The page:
Writing Step 2: Developing a Claim Statement
Once students have sorted pieces of evidence that can back up claims in response to an essential question, they need to evaluate all of the evidence, decide what is convincing or useful given the question, and articulate their claim. Here, it is important to emphasize that the development of a claim should come from the consideration of evidence. That is, the claim stems from the evidence that is available.
Teachers can show students how to use the language of the question to address the question and make an overarching claim. For example, the essential question “Why did the boycott of Montgomery’s buses succeed?” could be transformed into the beginning of the claim “The boycott of Montgomery’s buses succeeded because….”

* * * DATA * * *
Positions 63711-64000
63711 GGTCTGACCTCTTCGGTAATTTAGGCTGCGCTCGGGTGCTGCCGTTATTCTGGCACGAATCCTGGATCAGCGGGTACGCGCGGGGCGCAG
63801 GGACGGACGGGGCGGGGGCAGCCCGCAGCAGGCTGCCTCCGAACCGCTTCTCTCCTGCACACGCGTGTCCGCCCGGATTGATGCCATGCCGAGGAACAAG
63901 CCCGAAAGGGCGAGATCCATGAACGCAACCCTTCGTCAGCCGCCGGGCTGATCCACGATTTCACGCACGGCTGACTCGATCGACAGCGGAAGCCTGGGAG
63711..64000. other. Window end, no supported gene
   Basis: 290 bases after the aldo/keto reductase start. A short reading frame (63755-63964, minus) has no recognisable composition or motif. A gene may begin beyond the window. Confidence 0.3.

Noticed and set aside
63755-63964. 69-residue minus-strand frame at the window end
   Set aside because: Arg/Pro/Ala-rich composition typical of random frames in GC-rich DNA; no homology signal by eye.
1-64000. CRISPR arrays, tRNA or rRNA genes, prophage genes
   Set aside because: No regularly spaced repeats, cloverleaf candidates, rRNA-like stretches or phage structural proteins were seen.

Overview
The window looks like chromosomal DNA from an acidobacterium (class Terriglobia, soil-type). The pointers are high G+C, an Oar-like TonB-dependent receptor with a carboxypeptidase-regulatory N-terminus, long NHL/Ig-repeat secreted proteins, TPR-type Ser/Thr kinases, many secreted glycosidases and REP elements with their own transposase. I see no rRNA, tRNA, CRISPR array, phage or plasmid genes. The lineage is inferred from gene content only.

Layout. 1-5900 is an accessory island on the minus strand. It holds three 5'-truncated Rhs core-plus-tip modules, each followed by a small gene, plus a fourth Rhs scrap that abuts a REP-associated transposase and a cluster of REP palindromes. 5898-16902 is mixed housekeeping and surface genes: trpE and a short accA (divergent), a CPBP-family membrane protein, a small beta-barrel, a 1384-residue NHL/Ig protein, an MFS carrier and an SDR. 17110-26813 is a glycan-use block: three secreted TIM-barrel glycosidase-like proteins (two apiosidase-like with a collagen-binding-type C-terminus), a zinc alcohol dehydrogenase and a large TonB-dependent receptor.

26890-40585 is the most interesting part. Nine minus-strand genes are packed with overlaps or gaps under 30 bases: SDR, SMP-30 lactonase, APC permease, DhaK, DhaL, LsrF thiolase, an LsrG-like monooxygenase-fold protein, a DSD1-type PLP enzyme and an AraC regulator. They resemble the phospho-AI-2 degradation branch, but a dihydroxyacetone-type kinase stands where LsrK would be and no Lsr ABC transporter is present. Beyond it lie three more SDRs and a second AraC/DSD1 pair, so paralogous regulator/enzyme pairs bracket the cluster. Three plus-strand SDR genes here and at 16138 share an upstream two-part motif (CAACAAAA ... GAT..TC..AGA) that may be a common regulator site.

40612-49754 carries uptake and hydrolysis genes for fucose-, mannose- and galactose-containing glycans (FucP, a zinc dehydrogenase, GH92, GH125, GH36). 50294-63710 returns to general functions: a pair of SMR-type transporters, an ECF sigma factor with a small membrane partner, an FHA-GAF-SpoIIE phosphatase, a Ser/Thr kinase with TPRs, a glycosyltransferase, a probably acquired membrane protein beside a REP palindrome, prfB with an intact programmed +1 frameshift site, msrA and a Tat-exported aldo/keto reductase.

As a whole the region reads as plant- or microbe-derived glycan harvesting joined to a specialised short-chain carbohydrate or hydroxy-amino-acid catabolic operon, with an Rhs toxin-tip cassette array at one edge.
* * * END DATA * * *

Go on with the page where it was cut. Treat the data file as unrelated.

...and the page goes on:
For advanced writers, teachers can teach students how to consider counterclaims, that is, the claims that could be made by someone taking an opposing side of the essential question. Moreover, students can be taught how to consider such counterclaims and then come up with a rebuttal that provides further evidence to support their own reasoning.
One method for supporting students in making claims is to provide a structured format that explicitly asks student to name the claim (e.g., “Based on the evidence, I think that _____________.”)
Explore: Revisit the Rosa Parks Inquiry of the Montgomery bus boycott of 1955–1956.
Reflect: What are some sentence starters that would be useful in scaffolding the writing of students?